For further deepening, see:
- J. Barnes, "The Presocratic Philosophers", Routledge, London-New York 1979.
- P. Curd - D. W. Graham (eds.), "The Oxford Handbooks of Presocratic Philosophy", Oxford University Press, Oxford 2008.
Any other didactic material given during the lessons will be uploaded on the ELLY platform.
Oral lessons. During the classes the topics that will be discussed are those of the general contents of the course; they could be implemented by other didactic materials, in addition to those indicated in the bibliography, materials that will be made available on the ELLY platform. Oral lessons could be complemented with seminars reserved to the reading of texts and/or discussion of ancient texts and topics, also in collaboration with other colleagues.
Assessment methods and criteria
Students' knowledge and understanding and learning skills, and their abilities to apply them, will be verified in two ways:
1) in itinere: a written paper, in which students must measure themselves with the philosophical and historical analysis of a classical text that is indicated in bibliography or during the classes. The written paper is intended to verify students' historical and philosophical knowledge, their ability to apply the acquired knowledge and understanding skills, and to write a paper in a clear and documented way, logically rigorous and philosophically argument-based. It will be evaluated according to four criteria: 1) historical, philosophical, and historiographic knowledge reached by the students; 2) clearness of the paper; 3) logical accuracy and critical thinking; 4) ability to employ and assess philosophical arguments. The written paper looks as a practice exercise; it is however necessary for being admitted to the final exam.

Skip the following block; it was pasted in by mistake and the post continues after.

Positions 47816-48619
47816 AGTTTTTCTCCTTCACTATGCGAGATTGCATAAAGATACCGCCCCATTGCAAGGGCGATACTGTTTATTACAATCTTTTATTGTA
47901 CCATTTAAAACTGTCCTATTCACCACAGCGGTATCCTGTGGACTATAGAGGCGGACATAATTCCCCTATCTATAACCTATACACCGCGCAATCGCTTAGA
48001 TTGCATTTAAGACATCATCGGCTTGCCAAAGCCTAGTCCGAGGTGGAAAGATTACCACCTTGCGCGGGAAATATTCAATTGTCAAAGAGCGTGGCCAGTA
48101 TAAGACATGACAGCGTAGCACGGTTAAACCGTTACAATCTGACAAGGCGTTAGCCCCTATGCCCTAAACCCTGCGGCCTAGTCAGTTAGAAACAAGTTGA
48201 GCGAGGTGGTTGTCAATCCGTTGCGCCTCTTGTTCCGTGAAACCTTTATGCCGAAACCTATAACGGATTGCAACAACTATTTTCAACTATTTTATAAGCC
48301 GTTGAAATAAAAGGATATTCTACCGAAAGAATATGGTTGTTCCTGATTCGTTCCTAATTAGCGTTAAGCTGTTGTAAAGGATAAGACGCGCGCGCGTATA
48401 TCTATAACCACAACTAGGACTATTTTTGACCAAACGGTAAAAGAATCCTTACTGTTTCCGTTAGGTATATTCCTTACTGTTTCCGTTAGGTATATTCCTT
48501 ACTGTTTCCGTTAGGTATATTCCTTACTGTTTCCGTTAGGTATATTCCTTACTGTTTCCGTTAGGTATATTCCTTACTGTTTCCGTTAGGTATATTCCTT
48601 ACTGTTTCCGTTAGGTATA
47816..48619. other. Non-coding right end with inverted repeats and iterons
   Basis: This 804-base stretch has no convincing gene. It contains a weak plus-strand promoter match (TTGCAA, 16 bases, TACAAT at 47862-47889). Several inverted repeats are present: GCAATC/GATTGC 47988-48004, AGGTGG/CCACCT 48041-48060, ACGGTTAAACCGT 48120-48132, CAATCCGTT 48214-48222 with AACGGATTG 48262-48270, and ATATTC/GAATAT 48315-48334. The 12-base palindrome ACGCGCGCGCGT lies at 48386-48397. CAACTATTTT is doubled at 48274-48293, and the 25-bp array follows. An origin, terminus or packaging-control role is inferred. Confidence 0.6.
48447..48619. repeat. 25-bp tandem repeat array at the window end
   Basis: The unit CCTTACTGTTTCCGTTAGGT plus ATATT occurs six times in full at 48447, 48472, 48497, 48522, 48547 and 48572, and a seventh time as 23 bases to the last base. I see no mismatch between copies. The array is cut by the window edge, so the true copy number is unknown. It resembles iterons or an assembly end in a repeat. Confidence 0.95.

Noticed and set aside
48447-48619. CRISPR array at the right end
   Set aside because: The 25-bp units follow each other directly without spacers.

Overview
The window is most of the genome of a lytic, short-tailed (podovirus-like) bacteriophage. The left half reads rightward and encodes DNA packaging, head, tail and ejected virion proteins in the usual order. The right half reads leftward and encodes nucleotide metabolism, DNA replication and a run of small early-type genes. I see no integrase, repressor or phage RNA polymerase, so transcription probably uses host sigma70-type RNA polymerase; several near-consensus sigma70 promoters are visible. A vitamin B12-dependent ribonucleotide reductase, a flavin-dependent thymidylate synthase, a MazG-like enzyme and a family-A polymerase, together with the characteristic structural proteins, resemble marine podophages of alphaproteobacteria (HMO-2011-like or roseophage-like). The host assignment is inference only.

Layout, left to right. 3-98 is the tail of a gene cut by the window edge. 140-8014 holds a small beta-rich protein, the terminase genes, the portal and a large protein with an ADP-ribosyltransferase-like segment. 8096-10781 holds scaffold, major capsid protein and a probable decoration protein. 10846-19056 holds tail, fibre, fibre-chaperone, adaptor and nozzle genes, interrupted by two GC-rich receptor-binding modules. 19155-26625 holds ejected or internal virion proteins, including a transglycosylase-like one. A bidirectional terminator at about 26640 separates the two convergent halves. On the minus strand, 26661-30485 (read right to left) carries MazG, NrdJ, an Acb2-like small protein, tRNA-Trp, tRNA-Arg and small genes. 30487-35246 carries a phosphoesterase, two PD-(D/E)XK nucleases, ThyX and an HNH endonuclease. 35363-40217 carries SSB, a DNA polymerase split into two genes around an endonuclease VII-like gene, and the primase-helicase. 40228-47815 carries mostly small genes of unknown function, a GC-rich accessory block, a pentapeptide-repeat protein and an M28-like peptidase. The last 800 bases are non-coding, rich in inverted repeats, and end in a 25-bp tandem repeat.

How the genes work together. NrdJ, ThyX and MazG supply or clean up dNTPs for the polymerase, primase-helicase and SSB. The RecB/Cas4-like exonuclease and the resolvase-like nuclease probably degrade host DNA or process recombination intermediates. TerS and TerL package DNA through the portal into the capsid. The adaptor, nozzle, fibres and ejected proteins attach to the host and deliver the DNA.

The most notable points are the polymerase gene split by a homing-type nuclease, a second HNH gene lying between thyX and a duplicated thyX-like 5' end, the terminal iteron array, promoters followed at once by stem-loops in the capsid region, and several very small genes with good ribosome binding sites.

2) Final exam: oral examination based upon the texts of the bibliography, and with the reading and the analysis of a philosophical text.
The final exam aims to verify the degree of preparation, knowledge and understanding skills reached by the students. Average duration of
the exam is about 30 min. In particular, the oral exam aims to verify: 1) students' degree of historical, philosophical and historiographic knowledge; 2) students' ability to follow the development of a concept or a doctrine in the same field and/or in related and interdisciplinary fields, and to reconstruct a cultural context, with particular attention to the interplay of the different positions therein involved; 3) students' acquaintance with the philosophical vocabulary and, specifically, with the terminology and concepts proper to the ancient philosophy; 4) students' ability to contextualize and analyze a philosophical text.
The final score (on scale 0-30) is the result of the final exam and will be determinated by five criteria: 1) speech clarity and accuracy; 2) argumentative skills; 3) ability to explain a concept or a doctrine, historically and philosophically, and to make historical and philosophical connections; 4) ability to read, understand and analyze a philosophical text; 5) extent and degree of the historical and philosophical preparation, reached on the basis of the texts indicated in bibliography.
The exam is passed if the minimum grade of 18/30 is reached. The final mark will be awarded according to the following table:
30 and praise: excellent; extremely solid preparation and extensive knowledge of ancient philosophy, excellent expressive skills, complete and exhaustice ability of comprehension and analysis of concepts, topics and/or arguments of ancient philosophy;
30: excellent; complete and adequate knowledge, excellent analysis skills, correct and well articulated expression;
27-29: very good; more than satisfactory knowledge, adequate analysis skills and essentially correct and articulate expression;
24-26: good; good but not complete knowledge, satisfactory analysis skills and not always correct expression;
21-23: discrete; discrete albeit superficial knowledge, occasionally unsatisfactory analysis skills and inappropriate expression;
18-21: sufficient; acceptable but very superficial knowledge, unsatisfactory analysis skills, often inappropriate expression;
0-18: insufficient; the preparation has important gaps in terms of content, lack of clarity in exposition, inability to understand and analyze concepts, topics and/or arguments of ancient philosophy.
DATES OF EXAMS
Two or three dates are scheduled for every session of exam, as indicated in the official calendar.